The Weddell Sea
Weddell Sea is located in northwestern Antarctica. The shelf is bounded by the Antarctic Peninsula and by Coats Land. The vast Ronne and Filchner ice shelves permanently cover the inner part of the sea. The Weddell shelf was named after James Weddell, a British navigator and whaler, who claimed to have discovered the sea in 1823. The Scottish explorer William Bruce further investigated the sea area from 1902 to 1904. It was studied fully during the International Geophysical Year (1957-58) and has since then been a site of continuing investigation by different World-wide nations.
The Weddell Sea ocean-gyre features a pronounced double cell current structure, which is caused by the bathymetric effects of Maud Rise and Astrid Ridge to the East. The coastal spring polynyas are wind-induced phenomena. Tabular icebergs drifting out of the Weddell Sea are frequently seen.
Most common marine species in the Weddell Sea are the Weddell Seal, Adelie Penguin and Crabeater Seals. The volcanic Paulet Island hosts over a million pairs of Adelie Penguins as well as blue-eyed Cormorants and many other birds. There is a good chance to see young Emperor Penguins on the drifting ice floes and tabular icebergs. Half Moon Island in the South Shetland Islands has extensive penguin rookeries and many elephant seals.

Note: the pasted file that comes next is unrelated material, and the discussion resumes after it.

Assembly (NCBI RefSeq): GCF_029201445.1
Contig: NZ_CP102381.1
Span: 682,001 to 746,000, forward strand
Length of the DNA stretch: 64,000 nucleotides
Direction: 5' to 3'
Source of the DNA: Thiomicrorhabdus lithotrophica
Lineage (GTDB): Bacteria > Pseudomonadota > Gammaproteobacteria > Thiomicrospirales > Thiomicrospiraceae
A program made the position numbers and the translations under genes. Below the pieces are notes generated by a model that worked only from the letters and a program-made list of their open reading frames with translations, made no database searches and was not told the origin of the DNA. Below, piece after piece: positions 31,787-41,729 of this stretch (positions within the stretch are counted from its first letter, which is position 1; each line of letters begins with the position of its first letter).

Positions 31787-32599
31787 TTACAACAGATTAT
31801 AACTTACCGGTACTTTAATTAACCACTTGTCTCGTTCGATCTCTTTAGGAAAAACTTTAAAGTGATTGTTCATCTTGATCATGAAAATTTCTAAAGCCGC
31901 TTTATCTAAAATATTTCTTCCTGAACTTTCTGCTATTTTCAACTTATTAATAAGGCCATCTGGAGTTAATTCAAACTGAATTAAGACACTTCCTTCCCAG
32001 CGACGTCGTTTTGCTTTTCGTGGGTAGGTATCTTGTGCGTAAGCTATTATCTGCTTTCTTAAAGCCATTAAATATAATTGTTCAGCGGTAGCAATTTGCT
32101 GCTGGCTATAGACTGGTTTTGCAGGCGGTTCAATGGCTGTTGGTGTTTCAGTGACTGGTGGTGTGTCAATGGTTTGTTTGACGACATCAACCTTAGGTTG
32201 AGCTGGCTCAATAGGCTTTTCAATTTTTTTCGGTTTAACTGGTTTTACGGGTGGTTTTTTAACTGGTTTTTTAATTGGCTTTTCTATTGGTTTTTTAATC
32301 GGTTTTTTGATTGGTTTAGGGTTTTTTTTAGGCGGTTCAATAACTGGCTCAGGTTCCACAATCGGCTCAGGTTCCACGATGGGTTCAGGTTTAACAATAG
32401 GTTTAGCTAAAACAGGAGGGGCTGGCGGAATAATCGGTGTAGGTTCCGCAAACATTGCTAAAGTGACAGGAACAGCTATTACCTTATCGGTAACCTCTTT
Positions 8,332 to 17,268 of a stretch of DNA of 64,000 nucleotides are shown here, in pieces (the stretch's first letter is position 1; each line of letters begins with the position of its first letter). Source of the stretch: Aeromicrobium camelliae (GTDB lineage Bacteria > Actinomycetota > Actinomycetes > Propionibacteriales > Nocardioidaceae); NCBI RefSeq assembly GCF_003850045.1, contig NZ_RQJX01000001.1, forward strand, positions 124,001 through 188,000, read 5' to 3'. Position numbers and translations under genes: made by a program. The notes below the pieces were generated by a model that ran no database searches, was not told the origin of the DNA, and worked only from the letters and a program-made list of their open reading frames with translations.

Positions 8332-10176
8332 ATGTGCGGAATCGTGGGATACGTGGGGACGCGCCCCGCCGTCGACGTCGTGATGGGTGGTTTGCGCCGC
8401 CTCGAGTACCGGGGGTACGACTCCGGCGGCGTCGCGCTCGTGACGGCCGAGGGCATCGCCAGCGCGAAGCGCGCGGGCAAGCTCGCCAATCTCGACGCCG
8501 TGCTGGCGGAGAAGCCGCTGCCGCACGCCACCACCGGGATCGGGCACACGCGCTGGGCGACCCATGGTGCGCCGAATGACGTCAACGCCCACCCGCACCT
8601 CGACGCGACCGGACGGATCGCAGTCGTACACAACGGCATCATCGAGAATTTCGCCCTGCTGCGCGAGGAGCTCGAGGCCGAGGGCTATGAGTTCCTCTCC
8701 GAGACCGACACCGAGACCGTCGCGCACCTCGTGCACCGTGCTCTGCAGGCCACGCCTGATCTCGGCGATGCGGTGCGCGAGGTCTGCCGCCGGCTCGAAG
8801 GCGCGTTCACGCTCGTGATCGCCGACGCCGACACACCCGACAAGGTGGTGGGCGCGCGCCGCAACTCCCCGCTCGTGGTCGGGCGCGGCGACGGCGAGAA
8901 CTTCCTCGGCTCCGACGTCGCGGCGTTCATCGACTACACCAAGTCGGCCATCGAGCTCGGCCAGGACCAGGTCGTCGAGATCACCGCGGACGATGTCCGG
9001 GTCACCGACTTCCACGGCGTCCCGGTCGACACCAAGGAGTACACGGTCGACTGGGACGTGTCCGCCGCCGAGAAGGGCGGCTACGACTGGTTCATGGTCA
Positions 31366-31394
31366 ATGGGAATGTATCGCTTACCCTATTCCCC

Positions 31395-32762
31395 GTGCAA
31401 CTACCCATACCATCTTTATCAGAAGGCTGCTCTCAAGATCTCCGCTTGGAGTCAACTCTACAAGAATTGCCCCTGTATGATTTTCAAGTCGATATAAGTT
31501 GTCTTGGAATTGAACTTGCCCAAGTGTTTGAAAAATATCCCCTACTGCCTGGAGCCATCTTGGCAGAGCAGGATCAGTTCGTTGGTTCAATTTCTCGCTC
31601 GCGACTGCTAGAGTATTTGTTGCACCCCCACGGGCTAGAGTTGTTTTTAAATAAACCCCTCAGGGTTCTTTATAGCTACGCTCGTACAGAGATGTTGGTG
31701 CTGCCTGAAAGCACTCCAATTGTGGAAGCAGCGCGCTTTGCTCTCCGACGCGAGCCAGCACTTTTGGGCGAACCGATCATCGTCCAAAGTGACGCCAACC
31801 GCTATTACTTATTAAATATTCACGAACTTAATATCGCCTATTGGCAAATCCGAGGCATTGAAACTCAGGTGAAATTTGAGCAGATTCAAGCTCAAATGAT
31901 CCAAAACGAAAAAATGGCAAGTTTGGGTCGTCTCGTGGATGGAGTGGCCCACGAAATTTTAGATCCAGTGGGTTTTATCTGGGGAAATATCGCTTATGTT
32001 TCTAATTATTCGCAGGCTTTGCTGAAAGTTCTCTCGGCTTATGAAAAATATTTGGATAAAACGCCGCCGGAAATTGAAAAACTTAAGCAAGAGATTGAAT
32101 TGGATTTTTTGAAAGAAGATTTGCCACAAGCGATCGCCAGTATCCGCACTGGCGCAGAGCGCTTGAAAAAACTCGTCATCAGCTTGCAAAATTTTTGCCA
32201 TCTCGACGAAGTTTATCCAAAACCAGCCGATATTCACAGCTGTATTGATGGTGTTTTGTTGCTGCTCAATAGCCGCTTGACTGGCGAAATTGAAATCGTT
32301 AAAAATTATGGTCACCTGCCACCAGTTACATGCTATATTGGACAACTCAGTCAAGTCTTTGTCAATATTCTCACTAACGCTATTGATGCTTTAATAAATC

The historic huts built by the Nordenskjöld expedition from 1901 to 1904 still stand. Shackleton’s ship ‘Endurance’ was trapped and crushed in the ice of the Weddell Sea in 1915 and he wintered at Elephant Island. Many other adventurers and explorers - like e.g. Amundsen and Scott - reached Antarctica via the Weddell Sea.
Main islands and island groups
Berkner Island, South Shetland and South Orkney Islands, Elephant Island
Moderate-resolution Imaging Spectroradiometer (MODIS) satellite imagery analyzed at the University of Colorado’s National Snow and Ice Data Center revealed that the northern section of the Larsen B ice shelf, a large floating ice mass on the eastern side of the Antarctic Peninsula, has shattered and separated from the continent. This particular image was taken on March 5, 2002. The shattered ice formed a plume of thousands of icebergs adrift in the Weddell Sea. A total of about 3,250 square kilometers of shelf area disintegrated in a 35-day period beginning on January 31, 2002. Over the last five years, the shelf has lost a total of 5,700 square kilometers and is now about 40 percent the size of its previous minimum stable extent.
Ice shelves are thick plates of ice, fed by glaciers, that float on the ocean around much of Antarctica. The Larsen B shelf was about 220 meters thick. Based on studies of ice flow and sediment thickness beneath the ice shelf, scientists believe that it existed for at least 400 years prior to this event and likely existed since the end of the last major glaciation 12,000 years ago.